How To Talk To Your Children About Drug Abuse
Written by WinGate Therapy, in Section Therapy News
Some conversations feel like daggers, yet these conversations can lead to honest revelations. The truth is that all families have to come face to face with the reality of drug addiction, even for kids. It is important to understand the danger, especially for those who have a history of addiction in their family. Kids and teenagers need to hear about your family’s addiction problems, and they need to be prepared for the reality of drugs.
‚?®‚?®Addictive Substances are on the Prowl
‚?®Sure, it is possible that your child or teen has not tried drugs, but that does not mean that he or she has not been exposed to them. Consider that by the eighth grade, 28 percent of adolescents have already consumed some type of alcohol, fifteen percent of kids have smoked a cigarette, and 16.5 percent of kids have smoked marijuana.
‚?®‚?®To say that it is not likely that your child or teen will be exposed to drugs is dangerous, because the studies suggest the possibility.
‚?®‚?®Remember that kids and teenagers are in a very fragile state in their development. This is a stage where friends and groups of children are influenced by other kids. This means, even though your child has not tried drugs, there is a high probability that he or she has a friend who has.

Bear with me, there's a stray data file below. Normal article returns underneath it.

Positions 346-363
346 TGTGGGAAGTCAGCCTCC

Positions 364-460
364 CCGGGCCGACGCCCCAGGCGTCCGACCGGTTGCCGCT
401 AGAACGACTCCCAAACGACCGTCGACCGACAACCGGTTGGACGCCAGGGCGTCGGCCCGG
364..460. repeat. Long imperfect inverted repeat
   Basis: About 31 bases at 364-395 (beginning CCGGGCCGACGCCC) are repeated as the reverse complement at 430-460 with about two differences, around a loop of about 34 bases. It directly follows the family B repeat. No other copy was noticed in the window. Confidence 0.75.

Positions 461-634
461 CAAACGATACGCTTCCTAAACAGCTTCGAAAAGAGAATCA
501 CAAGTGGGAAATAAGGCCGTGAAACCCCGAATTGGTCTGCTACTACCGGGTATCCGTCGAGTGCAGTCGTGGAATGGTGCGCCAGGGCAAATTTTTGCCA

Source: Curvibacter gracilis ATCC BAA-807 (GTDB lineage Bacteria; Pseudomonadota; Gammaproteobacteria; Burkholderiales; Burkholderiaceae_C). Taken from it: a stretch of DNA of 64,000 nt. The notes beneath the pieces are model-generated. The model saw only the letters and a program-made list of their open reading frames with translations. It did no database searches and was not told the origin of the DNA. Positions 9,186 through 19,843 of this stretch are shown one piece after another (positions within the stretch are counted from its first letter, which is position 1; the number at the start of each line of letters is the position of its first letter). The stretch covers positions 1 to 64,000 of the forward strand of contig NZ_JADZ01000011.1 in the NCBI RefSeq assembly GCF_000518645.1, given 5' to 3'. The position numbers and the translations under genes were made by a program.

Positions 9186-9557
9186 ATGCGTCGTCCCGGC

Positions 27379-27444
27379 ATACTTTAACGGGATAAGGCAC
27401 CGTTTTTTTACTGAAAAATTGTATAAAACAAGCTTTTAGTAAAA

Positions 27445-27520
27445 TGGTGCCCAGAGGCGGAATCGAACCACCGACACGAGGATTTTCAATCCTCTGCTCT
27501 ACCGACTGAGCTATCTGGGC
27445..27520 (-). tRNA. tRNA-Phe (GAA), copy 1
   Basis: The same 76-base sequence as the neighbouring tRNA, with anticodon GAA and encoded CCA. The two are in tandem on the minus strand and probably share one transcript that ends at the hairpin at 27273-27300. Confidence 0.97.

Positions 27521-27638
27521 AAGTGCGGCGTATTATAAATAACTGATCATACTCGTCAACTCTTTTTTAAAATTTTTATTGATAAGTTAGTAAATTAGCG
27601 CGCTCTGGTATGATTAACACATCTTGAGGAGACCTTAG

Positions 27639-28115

‚?®‚?®Talking to Your Children
You might think that all those pamphlets, articles, and general information about talking to your kids about drugs will not be helpful, but that is not the case. Statistics show that kids who constantly hear about the dangers of drugs or hear just how damaging they have been in their own family tend to listen. Kids who are constantly taught about the ills of drugs are 50 percent less likely to use drugs than kids who never had these conversations.
‚?®‚?®Actions may Speak Louder Than Words
‚?®‚?®Patterns are real, and some families suffer from patterns of drug addiction. This is sometimes linked to poor stress coping techniques. It is no secret that drug abuse starts with people who have a hard time coping with different stresses in life. Anxiety, shock, and other issues can negatively effect people, which may lead them to use drugs.
‚?®‚?®Kids learn from you and their surroundings. This means that it is likely that your child might learn poor coping techniques, so your kid could end up using drugs, too.
‚?®‚?®Children have a lot of stuff to worry about like keeping up grades and social pressures, not to mention friends. A child could also be dealing with problems in the household, so the life of your young one is full of triggers.
Pointers to Remember When Talking to Your Children...
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